“I have always been amazed at the power of community and collective action for collective liberation,” CDAE graduate Nate Lantieri explained. Lantieri graduated from UVM with a BS in Community and International Development in 2019. “So much of what we see and so much of the ills of our society is a result of this idea of individualism and trying to get yours, and not thinking about the folks who can’t because of that. I have been trying to push back against that common narrative of our world. I don’t think I would have such a clear picture of if it weren’t for CDAE, that we aren’t just individuals.”

“I developed a deep love of humanity and a desire to use the drive and skills that I have to do work to make people’s lives that much better,” Nate said. “Even a marginal unit was worth it to me.”

Reflecting on these values, he decided to run for Burlington’s City Council last winter. After spending a year in the Church Street Marketplace Department, and drawing from his training in CDAE, Nate felt confident about making a change in Burlington politics. However, he knew that it would be a struggle to rally his neighbors to his side as he ran against an incumbent lawyer on city council who had deep ties to the neighborhood.  

As a candidate, Nate wanted to make Burlington politics more participatory, where change can happen from the bottom-up. “Some of the draw of Burlington is that it’s a very progressive place,” he explained. “But when you look deeper into it, the reality isn’t always aligned with that image.”

Some of the issues that Nate wanted to advance included developing meaningful public participation and grassroots leadership, where decisions could be made by the people, not by one central authority. He supported establishing a livable minimum wage in Burlington, and economic development that put communities first. Nate knew from his time at CDAE how powerful collective action could be, and he wanted to create as many opportunities as possible for that to flourish. 

Unfortunately, Nate did not win the city council position, but did receiver 47% of the vote, going far beyond many people’s expectations for a young new candidate running against an established incumbent.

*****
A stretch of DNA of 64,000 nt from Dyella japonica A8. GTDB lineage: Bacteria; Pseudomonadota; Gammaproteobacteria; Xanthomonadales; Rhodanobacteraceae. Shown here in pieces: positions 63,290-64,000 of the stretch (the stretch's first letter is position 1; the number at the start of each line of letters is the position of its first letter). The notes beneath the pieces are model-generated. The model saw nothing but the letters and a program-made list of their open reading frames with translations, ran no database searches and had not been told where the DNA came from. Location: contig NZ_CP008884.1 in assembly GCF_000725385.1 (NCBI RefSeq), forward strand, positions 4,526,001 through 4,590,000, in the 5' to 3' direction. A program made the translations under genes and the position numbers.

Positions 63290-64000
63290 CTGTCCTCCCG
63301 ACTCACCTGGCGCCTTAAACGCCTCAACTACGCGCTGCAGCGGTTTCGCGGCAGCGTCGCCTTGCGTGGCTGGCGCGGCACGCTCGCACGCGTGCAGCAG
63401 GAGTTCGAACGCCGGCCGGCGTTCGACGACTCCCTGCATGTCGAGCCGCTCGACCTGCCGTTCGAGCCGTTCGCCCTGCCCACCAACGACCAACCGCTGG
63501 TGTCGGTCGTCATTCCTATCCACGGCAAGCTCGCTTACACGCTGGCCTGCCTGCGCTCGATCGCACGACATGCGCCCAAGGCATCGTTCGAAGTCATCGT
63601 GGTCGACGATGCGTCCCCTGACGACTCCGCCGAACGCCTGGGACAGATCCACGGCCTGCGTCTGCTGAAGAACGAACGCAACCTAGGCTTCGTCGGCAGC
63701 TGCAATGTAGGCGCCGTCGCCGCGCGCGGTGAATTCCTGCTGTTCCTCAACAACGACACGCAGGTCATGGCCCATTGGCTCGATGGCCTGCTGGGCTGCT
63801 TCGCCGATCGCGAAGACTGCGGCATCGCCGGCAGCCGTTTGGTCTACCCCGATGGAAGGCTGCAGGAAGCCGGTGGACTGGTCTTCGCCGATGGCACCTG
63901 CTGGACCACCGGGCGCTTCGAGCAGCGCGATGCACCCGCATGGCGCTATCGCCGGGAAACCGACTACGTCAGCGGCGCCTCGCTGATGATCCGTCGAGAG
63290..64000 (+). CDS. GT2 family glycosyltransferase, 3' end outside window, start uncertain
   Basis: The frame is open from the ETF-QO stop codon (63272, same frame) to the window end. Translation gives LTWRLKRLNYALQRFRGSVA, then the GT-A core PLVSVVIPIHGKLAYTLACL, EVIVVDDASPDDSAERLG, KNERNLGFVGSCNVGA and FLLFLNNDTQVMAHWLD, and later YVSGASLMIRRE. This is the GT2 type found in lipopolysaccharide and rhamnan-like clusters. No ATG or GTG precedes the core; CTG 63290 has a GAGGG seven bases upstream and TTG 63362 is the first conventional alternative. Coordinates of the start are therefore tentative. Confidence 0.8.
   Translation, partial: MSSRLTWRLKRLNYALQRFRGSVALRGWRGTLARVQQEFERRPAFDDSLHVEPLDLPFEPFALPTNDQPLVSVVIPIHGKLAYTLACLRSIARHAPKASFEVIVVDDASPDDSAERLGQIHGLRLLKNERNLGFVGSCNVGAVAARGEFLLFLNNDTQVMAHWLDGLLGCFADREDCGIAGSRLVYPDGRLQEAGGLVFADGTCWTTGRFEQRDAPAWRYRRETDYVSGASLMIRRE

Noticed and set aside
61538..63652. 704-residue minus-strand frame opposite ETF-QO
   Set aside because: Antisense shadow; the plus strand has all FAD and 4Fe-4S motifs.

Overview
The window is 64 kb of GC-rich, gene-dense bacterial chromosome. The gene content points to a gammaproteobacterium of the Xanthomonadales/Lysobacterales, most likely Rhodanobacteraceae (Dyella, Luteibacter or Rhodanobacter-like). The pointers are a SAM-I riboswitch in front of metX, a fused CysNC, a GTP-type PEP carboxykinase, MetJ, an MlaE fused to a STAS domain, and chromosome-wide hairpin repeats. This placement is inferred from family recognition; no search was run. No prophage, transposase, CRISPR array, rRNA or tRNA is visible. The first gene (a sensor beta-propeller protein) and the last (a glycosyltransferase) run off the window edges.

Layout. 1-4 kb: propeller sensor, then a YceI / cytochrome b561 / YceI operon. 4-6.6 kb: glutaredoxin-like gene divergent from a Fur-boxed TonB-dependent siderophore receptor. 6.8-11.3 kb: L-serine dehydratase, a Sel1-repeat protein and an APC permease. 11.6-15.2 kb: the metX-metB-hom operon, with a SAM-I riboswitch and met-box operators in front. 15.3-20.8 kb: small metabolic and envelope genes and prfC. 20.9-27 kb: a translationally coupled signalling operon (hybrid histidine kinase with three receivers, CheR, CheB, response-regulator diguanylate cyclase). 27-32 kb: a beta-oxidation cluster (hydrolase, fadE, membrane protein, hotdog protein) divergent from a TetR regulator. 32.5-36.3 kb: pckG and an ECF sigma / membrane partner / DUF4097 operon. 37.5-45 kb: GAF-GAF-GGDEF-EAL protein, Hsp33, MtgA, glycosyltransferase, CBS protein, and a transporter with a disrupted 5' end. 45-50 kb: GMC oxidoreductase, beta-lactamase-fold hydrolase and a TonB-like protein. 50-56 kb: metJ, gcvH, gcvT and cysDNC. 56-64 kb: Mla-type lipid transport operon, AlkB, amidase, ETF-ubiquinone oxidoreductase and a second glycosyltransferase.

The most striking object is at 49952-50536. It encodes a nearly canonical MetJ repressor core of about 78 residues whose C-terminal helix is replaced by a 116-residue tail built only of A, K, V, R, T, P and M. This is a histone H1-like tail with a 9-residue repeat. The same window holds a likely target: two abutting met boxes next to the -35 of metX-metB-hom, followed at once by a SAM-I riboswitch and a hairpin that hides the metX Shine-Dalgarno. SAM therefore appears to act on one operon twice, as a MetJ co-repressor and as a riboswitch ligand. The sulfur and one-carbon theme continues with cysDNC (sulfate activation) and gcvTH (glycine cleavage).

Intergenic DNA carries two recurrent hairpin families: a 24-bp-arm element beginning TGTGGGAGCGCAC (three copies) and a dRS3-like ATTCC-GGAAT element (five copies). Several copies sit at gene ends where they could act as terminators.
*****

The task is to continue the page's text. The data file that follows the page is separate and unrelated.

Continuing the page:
“Even though I did bring some good things to the table, I do believe it was the strength of the message in which I and the folks I was working with had, where I wanted to realign the values of the community,” Nate said. “I hope that some of the groundwork that we were able to build from that – which was an amazing experience of things that you can’t do anymore because of COVID-19 – will be used by others to create positive change.”

When the pandemic began, Nate was in a tight spot. After quitting his job to run for City Council, he was left unemployed.

Fortunately, Nate was able to find the People’s Kitchen, an organization that takes donations anywhere from grocery stores to farmers themselves and redistributes their products to those who are most in need.

“In these unprecedented times everyone is needy, and everyone is down,” Nate explained. “This creates a good time to help fight the stigma of helping those that need it. Even myself, because the volunteering I was doing was helping to feed me through my tough times.”

Carrying on his work for social justice, Nate now works at the Champlain Valley Office of Economic Opportunity where he distributes federal CAREs act funding in a statewide housing voucher program for Vermonters experiencing homelessness.

Nate’s education provided a powerful guide throughout his run for office and as a community activist. “Everything that I have done in my professional, political, and community career has been a direct result of my time in CDAE,” he said. “CDAE trains you to be a better citizen, neighbor, and person in your community.”


Sam Heinrichs, '23
man jumping on sidewalk
Nate Lantieri canvasses door to door in Burlington’s South End during his campaign for City Council. (Photo: Ben Burns)